The Drowsy Chaperone


The Novello Theatre, 24 July 2007


Review by Emma Shane,

© August 2007


When I first head this new musical’s score I was intrigued; and yet wondered why the show didn’t seem to be doing well. It soon becomes apparent. Fun though the show is, in places it does feel a bit like I imagine it might have felt to watch Ziegfeld. (although Ziegfeld was probably much worse). The chief problem is the show tries to be bigger than it really is, at least as far as it’s advertising is concerned. Once inside the theatre, when the show itself takes over; if you like good old-fashioned 1920s style fun, then this is the show for you. However this is of course not the 1920s, so to bring things up to date there is the character of The-Man-In-The-Chair, explaining things and setting the context.


The Overture is a jolly piece, typical of the show. The company are introduced in a pleasant little number Fancy Dress. There enters Robert (The Groom) played by John Partridge, and George (his Best Man) played by Sean Kingsley with Cold Feet. Clearly these two guys can dance up a storm, their feet are far from cold. Then it’s Summer Strallen’s turn, as Janet (The Bride). Her character is meant to be a Broadway Follies girl leading lady, and now in one of her very first major roles in a big West End musical, Summer Strallen proves that she has what it takes to portray a star, Show Off is a delightful 20s pastiche number, perfect to show off her talents. As far as billing is concerned, however, the star of the show is Elaine Paige, in the title role; who stumbles through, As We Stumble Along. However she does act her part rather well. Enter Joseph Alexi introducing himself with I Am Aldolpho. Actually he is trying to explain to the Chaperone how to say his name. Many of the characters in the show are pastiches of stereotypes, and Aldopho is one of these. From the moment he steps on stage it is clear he is meant to be the kind of character that Erik Rhodes would have done on Broadway in the 1930s (and indeed he also reprised his original stage role, Rodolfo Tonetti, in the film of The Gay Divorcee, however James Vaughan’s performance in the Lost Musicals production of that was rather superior). Joseph Alexi does a good job with his song, although I did find myself half wishing Mr Vaughan could get a hold of this number (as given his experience he might do something amazing with it).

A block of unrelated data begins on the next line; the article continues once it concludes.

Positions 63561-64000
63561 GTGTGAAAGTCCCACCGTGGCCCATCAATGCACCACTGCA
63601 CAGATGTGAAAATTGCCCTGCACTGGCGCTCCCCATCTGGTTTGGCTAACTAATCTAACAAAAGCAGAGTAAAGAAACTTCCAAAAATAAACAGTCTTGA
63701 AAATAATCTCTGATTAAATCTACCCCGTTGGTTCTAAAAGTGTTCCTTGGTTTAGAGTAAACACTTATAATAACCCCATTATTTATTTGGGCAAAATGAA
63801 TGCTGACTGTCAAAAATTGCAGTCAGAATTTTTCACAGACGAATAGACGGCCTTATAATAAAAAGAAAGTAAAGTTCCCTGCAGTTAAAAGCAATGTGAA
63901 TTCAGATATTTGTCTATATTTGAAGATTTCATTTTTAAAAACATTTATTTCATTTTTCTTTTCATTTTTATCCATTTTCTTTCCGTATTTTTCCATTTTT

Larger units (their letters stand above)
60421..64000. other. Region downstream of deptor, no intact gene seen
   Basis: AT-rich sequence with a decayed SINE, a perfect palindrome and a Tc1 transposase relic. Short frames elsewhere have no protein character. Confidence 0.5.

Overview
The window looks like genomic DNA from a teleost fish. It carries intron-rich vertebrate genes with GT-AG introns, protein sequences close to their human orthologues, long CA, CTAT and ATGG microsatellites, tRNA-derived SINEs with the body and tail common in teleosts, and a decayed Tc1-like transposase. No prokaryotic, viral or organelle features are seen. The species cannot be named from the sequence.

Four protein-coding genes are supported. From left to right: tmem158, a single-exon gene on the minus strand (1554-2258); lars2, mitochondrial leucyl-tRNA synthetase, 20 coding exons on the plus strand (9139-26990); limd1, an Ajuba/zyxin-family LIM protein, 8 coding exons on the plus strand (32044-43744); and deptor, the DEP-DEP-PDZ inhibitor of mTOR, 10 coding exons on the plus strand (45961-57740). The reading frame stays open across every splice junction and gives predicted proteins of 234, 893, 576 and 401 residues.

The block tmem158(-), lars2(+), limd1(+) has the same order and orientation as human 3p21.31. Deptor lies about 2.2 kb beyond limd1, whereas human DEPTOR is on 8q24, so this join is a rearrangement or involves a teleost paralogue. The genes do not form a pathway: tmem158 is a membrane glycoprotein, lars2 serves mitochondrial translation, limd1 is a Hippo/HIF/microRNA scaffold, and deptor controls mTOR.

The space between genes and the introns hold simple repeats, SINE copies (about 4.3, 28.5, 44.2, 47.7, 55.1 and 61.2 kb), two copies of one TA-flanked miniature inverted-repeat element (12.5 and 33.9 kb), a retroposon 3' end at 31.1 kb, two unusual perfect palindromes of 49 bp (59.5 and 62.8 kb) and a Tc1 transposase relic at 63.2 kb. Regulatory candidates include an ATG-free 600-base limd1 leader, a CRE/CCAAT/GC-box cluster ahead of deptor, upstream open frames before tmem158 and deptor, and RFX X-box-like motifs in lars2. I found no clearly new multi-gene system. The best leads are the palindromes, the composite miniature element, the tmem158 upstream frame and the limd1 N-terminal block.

On with the pastiche, John Partridge gets an opportunity to really demonstrate his dance skills in a roller-skating number An Accident Waiting To Happen. Shades of Astaire and Rogers’s classic Let’s Call The Whole Thing Off? Well to some extent, although musically I felt this number was actually closer to another film roller-skating classic, music by Andre Previn (Mr Preview) and lyrics by Betty Comden & Adolph Green ‘s I Like Myself, which Gene Kelly roller-skated in It’s Always Fair Weather. Summer Strallen puts in an appearance, as Janet disguising herself as Mimi (a French girl), now it’s shades of Anyone Can Whistle!  Is Summer Strallen going to be a successor to the likes of Janie Dee?

More pastiche is present in the characters of two gangsters disguised as pastry chefs, played by Adam Stafford and Cameron Jack. They are supposedly trying to stop the wedding. However, as the Man-In The-Chair points out they are typical Broadway Musical Comedy Gangsters. In other words a comedy dancing and wisecracking double-act. Its the kind of act that was around in the 20s, it continued through to the forties with such musicals as Kiss Me Kate, more recent decedents are the spies in Chitty Chitty Bang Bang. Typically, these sort of characters the end up getting caught up with the putting-on-a-show theme with Toleodo Surprise; the best (and certainly catchiest) song in the show; and pretty much the whole company joins in with gusto, especially Selina Chilton. It’s super, and quite obviously an Act 1 climax. The sort of number with which it’s usually just as well to end an act with, because usually in musicals (unless you’re Sondheim) you can’t follow it immediately.